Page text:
On Madagascar the most representative occurrences of tsingy are at Ankarana and Bemaraha. The tsingy are built up of giant grikes developed along cracks as well as karren features of much smaller size which cover the surfaces between grikes. We investigated the Bemaraha tsingy of Madagascar (surveyed profiles, measured grike directions, etc.) in order to reconstruct their development. The observations indicate that the majority of grikes of the tsingy are created from caves formed under the karst water table and subsequently opened up to the surface. The predominant processes may have been downward progressing dissolution or the collapse of cave roofs.

The origin of the Bemaraha tsingy (Madagascar), 2008, Veress M. , Lczy D. , Zentai Z. , Tth G. , Schlffer R.

On Madagascar the most representative occurrences of tsingy are at Ankarana and Bemaraha. The tsingy are built up of giant grikes developed along cracks as well as karren features of much smaller size which cover the surfaces between grikes. We investigated the Bemaraha tsingy of Madagascar (surveyed profiles, measured grike directions, etc.) in order to reconstruct their development. The observations indicate that the majority of grikes of the tsingy are created from caves formed under the karst water table and subsequently opened up to the surface. The predominant processes may have been downward progressing dissolution or the collapse of cave roofs.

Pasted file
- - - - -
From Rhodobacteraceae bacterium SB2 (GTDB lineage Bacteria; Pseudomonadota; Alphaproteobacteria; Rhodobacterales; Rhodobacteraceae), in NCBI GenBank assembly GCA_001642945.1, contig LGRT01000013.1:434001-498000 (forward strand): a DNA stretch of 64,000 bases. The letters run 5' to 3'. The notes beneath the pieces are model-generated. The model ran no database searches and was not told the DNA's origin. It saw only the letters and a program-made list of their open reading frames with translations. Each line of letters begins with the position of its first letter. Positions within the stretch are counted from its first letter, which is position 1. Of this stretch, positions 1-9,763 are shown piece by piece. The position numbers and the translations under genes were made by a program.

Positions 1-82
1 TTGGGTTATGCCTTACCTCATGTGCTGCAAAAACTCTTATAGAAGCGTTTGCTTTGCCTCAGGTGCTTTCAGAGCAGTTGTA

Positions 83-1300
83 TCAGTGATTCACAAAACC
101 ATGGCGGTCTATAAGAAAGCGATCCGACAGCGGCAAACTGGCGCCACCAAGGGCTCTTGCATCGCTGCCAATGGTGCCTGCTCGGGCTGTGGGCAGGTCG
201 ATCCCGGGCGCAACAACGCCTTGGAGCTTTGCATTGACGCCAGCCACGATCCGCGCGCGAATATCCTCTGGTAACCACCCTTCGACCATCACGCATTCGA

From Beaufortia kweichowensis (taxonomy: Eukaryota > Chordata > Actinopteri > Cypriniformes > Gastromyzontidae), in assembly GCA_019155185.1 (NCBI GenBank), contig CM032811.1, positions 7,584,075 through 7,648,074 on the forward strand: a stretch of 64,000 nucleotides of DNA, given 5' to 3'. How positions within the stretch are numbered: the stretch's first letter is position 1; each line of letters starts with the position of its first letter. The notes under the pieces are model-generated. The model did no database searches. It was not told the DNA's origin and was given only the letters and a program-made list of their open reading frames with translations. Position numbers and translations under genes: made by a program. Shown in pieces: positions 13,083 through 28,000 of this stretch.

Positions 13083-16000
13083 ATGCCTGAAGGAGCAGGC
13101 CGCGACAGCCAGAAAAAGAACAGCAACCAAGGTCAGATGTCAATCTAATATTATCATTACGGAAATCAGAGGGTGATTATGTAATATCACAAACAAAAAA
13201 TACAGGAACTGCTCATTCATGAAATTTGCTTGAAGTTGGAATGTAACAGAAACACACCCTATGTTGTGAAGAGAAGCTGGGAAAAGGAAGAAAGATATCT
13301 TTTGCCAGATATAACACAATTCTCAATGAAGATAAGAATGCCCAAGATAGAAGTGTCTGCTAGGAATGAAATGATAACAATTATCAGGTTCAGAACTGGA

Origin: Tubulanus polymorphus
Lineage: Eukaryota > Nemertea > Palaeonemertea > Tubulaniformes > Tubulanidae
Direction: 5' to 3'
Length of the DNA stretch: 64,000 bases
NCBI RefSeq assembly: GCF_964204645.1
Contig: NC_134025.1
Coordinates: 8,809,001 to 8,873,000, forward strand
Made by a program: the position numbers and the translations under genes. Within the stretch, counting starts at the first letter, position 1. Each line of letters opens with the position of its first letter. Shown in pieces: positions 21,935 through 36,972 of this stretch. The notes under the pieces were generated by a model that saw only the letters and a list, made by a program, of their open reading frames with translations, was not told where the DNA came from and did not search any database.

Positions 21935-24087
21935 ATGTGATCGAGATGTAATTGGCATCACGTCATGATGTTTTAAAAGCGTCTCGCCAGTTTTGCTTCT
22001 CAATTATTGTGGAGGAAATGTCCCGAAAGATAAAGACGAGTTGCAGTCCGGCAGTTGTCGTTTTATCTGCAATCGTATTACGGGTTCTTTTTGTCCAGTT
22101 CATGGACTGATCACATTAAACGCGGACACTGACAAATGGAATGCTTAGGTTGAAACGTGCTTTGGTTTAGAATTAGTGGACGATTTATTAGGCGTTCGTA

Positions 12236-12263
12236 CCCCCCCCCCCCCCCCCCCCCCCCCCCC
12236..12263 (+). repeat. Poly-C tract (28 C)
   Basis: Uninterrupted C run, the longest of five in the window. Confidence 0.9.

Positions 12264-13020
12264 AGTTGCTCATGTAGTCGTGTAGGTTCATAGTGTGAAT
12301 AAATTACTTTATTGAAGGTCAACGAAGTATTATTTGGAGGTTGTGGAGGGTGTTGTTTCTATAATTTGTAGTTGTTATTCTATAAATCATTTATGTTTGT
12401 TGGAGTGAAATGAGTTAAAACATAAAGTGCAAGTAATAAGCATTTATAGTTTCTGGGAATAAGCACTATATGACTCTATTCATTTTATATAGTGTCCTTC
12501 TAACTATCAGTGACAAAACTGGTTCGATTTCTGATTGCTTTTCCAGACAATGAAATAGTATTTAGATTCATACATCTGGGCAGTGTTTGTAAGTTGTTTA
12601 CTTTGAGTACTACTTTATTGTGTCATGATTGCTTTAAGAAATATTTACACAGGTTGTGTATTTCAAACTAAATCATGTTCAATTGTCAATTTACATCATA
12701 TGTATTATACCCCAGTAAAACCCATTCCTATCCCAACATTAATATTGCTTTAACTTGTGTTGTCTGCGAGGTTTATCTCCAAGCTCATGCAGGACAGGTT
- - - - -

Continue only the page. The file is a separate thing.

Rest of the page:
Surface Karst Features of the Judbarra / Gregory National Park, Northern Territory, Australia, 2012, Grimes, Ken G.

In the monsoon tropics of northern Australia, a strongly-developed karrenfield is intimately associated with extensive underlying epikarstic maze caves. The caves, and the mesokarren and ruiniform megakarren are mainly restricted to a flat-lying, 20 m thick, unit of interbedded limestone and dolomite. However, microkarren are mainly found on the flaggy limestones of the overlying unit. These are the best-developed microkarren in Australia, and possibly worldwide. A retreating cover results in a zonation of the main karrenfield from a mildly-dissected youthful stage at the leading edge through to old age and disintegration into isolated blocks and pinnacles at the trailing edge. Cave undermining has formed collapse dolines and broader subsidence areas within the karrenfield. Tufa deposits occur in major valleys crossing the karrenfield. The karrenfield shows some similarities to other tropical karren, including tsingy and stone forests (shilin), but in this area there has not been any initial stage of subcutaneous preparation